Besides the above-mentioned transcriptional regulations of the DNM2 gene, post-transcriptional mechanisms may be also involved in DNM2 upregulation in cancers. DNM2 is a target of miR-133a-1 and miR-133a-2 (Fig. 1) and silencing of miR-133a in mouse induces an increase in DNM2 in skeletal muscle and a centronuclear myopathy phenotype [53]. It is tempting to speculate that downregulation of miR-133a, as reported in prostate, pancreas and bladder cancers [54], may participate to the DNM2 deregulation in cancers.

Involvement of DNM2 dysfunction in cancer pathophysiology

Several DNM2-dependent pathways have been identified in cancer cell lines and may be involved in cancer pathomechanisms. These mechanisms, summarized in Fig. 2, may be classified in 2 groups: mechanisms promoting cell migration and metastasis, and deregulation of intracellular signaling pathways linked to cell proliferation and survival.

Fig. 2

DNM2-dependent processes in tumor cells. AHI-1: Abelson helper integration site-1. BCR-ABL: product of the BCR-ABL fusion gene. Cort: Cortactin. DNM2: Dynamin 2. FasL: Fas Ligand. FBP17: Formin Binding Protein 17. HIF1: hypoxia-induced factor 1. IL-7: interleukin 7. IL-24: interleukin 24. MAPK: mitogen-activated protein kinase. MT1-MMP: membrane type 1 matrix metalloproteinase. P: phosphorylated residue in DNM2. PRL: prolactin. ROS: reactive oxygen species. SFK: Src-family kinase. SHP2: tyrosine-protein phosphatase non-receptor type 11. STAT3: signal transducer and activator of transcription 3. The miR199a and miR638 are both produced from the DNM2 gene. The figure was built using the Servier medical art database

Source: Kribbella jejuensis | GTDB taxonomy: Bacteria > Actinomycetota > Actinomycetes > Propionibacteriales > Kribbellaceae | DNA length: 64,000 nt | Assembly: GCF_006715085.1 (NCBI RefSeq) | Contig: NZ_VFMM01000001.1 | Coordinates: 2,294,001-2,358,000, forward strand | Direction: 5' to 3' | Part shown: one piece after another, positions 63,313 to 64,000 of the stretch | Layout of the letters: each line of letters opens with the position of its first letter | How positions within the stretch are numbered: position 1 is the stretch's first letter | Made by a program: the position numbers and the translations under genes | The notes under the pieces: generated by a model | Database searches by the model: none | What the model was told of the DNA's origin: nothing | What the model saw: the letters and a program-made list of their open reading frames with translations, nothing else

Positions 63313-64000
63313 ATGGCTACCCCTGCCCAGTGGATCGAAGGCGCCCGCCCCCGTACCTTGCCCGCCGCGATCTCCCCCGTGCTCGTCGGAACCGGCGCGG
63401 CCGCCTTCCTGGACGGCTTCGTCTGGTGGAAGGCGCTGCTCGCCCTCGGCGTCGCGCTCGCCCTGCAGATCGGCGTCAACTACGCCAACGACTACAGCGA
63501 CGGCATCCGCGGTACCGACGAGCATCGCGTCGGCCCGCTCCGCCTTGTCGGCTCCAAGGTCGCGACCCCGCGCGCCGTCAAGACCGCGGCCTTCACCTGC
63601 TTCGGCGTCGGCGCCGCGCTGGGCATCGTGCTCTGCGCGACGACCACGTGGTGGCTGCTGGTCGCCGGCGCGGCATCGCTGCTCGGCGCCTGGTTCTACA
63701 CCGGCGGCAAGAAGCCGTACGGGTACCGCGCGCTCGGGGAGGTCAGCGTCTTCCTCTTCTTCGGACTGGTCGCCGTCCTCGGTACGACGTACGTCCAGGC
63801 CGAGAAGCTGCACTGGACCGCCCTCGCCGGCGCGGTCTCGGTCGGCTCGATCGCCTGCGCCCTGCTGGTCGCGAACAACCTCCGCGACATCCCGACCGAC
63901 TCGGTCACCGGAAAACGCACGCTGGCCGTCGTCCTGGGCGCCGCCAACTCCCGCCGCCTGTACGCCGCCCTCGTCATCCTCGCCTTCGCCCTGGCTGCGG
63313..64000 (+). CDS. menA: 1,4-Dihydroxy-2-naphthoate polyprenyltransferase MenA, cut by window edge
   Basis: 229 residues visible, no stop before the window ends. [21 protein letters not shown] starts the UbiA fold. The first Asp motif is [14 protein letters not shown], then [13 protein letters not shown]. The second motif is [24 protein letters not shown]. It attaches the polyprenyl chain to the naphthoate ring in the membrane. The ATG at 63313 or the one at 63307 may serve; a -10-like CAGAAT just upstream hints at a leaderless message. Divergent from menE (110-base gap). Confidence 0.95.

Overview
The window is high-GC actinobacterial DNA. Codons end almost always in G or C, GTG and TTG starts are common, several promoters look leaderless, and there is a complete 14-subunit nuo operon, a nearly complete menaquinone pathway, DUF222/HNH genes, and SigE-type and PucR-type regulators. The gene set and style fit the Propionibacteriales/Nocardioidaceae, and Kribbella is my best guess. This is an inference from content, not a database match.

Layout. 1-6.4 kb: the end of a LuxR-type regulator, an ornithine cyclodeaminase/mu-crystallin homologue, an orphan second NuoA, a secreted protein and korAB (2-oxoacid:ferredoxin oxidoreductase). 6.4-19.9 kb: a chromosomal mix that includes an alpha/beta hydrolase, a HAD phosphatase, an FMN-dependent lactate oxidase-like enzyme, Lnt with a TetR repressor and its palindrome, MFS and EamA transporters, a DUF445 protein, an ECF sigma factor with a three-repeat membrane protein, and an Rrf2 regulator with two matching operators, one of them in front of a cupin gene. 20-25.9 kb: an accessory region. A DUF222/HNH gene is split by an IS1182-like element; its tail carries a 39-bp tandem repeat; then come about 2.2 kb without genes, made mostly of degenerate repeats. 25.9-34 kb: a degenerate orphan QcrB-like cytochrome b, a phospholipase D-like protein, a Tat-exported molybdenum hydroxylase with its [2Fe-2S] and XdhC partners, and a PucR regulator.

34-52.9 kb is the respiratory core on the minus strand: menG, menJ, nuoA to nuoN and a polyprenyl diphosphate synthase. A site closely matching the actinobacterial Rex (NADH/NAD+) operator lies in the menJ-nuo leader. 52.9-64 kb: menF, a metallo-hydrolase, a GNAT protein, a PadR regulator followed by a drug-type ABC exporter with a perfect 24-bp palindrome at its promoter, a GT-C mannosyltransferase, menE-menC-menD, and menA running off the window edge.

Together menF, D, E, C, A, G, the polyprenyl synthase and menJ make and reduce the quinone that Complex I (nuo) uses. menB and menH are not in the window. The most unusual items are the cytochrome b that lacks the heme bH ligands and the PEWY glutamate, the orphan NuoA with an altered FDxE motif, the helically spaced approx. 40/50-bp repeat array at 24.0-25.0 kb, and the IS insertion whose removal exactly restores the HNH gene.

Migration, invasion and metastasis

Cancer cell migration requires formation of actin-based specialized structures such as lamellipodia and filopodia. By its role in the global organization of the actomyosin cytoskeleton through Rac- and cortactin-dependent processes [55,56,57,58,59], DNM2 appears as an key factor for formation and maintenance of these plasma membrane protrusions providing invasive behaviour of cancer cells. Several molecular pathways underlying the DNM2 involvement in cell migration and invasion have been identified in cancer cells. DNM2 mediates the Platelet Derived Growth Factor Receptor α (PDGFRα)-stimulated growth and invasion of glioblastoma cells through the formation of a Src-phosphorylated DNM2-PDGFRα-tyrosine-protein phosphatase non-receptor type 11 (SHP2) complex [60]. In pancreatic adenocarcinoma cell lines, the invasive phenotype was associated to the interaction between DNM2 and Vav1, a Rac1 guanine exchange factor abnormally expressed in pancreatic cancer [61]. In these cells, the physical DNM2-Vav1 interaction protect Vav1 from lysosomal degradation and then promotes activation of Rac1, a small GTPase known to regulate actin dynamics and branching, and the subsequent formation of lamellipodia and invasive cell migration [61]. Like for glioblastoma, importance of phosphorylation of DNM2, at known Src phosphorylation sites, was also demonstrated in migration of pancreatic cancer cell line as overexpression of a phospho-deficient DNM2 mutant is inefficient to promote lamellipodia formation and motile phenotype [42]. In addition to this DNM2 impact on actin cytoskeleton, its impact on microtubule cytoskeleton was demonstrated for migration of pancreatic cancer cells [62]. Indeed, through a direct interaction with Podocalyxin, a plasma membrane glycoprotein abnormally expressed in several cancers, DNM2 regulates the microtubule dynamics leading to reduction of focal adhesions promoting cell migration [62].